No boyfriends for my children

Will and I were just talking about how we want our kids to stand up for themselves.  We’ve been referring to Wildling as the honey badger, as in ‘honey badger don’t give a shit’.  She doesn’t care what others think of her, she just does her own thing and is happy about it.

When I was in first grade, I had my first boyfriend.  Not my first love, not my first kiss (that would be creepy).  My first boyfriend.  But I was six, so I didn’t really understand the concept, all I knew was I had a boyfriend and I was profoundly uncomfortable with that.  His name was something like Jon.  And one day he told me he liked me and asked me to be his girlfriend.  I was six, and not great with people, and I didn’t realize that saying ‘No’ was an option, so I became his girlfriend.  Then he started righting me notes that said things like ‘I love you very very (insert very 100 more times) much’.  And even though I didn’t love him or have any feelings whatsoever for him, I played my societal role and responded with the same kind of notes.  I remember that even at that young age I felt really silly and kind of uncomfortable doing that.  

My parents and teachers seemed to think it was cute.  Look, they’re boyfriend and girlfriend. Isn’t that adorable? So cute!  No, no it wasn’t. It was terrible.  I had to invite him to my birthday parties.  My parents took me to watch some of his football games (not real football, I assume it was just touch football, or whatever version of it that was played by six-year-olds).  But because my parents and teachers encouraged it, I felt obligated to consider myself this little boy’s girlfriend and write him love notes in response to the ones he sent me.  In third grade, when we were in different classes and had grown apart, he broke up with me.  I didn’t care, I felt relieved.  And at the time I couldn’t understand why people expected me to feel sad and cry.  I was eight.  Eight! That’s far too young to be emotionally attached, far too young to have a ‘boyfriend’ or even really understand what that means.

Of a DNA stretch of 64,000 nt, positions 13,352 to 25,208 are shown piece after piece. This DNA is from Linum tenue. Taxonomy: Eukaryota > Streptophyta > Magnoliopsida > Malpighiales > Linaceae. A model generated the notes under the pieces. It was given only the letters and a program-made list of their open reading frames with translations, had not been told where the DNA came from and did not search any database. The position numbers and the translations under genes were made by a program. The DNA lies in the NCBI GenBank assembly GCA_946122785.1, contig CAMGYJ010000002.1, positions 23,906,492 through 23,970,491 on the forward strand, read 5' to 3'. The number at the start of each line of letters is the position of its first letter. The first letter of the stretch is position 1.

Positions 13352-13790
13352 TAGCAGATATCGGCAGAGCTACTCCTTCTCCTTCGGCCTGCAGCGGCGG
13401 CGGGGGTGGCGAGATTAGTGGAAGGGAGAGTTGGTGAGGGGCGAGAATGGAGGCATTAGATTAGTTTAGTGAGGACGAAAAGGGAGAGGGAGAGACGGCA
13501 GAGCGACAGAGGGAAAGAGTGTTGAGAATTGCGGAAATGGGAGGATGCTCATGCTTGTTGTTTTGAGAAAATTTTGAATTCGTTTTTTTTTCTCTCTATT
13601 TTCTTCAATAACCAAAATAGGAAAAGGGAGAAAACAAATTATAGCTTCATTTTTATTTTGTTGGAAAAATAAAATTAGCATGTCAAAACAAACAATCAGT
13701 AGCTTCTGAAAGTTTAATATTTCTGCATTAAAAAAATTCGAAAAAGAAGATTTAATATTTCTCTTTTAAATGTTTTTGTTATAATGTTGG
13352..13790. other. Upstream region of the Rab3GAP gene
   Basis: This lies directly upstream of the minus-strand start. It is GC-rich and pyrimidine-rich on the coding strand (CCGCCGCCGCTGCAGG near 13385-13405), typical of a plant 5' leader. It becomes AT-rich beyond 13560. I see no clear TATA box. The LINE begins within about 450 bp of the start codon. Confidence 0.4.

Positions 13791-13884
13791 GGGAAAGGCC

I don’t want Mellow and Wildling to ever feel like they have to be in a pseudo-relationship with someone like that.  I don’t want them to ever feel that they have an obligation to someone just because that someone likes them.  I want to teach them that if a boy (or girl, I’m open minded) likes you, you don’t owe them anything for it.  Someone else’s desires don’t create an obligation on you.  When a little boy writes them notes professing love, I don’t want them to feel trapped into saying it back.  

I don’t understand why some adults encourage boyfriend/girlfriend type relationships in young children.  I assume the same grownups that encourage it are the ones who point out a smiling baby trying to interact with them and say ‘look! That baby is flirting!’  Babies don’t flirt.  And it isn’t cute or adorable to try to impose dating relationships on children. 

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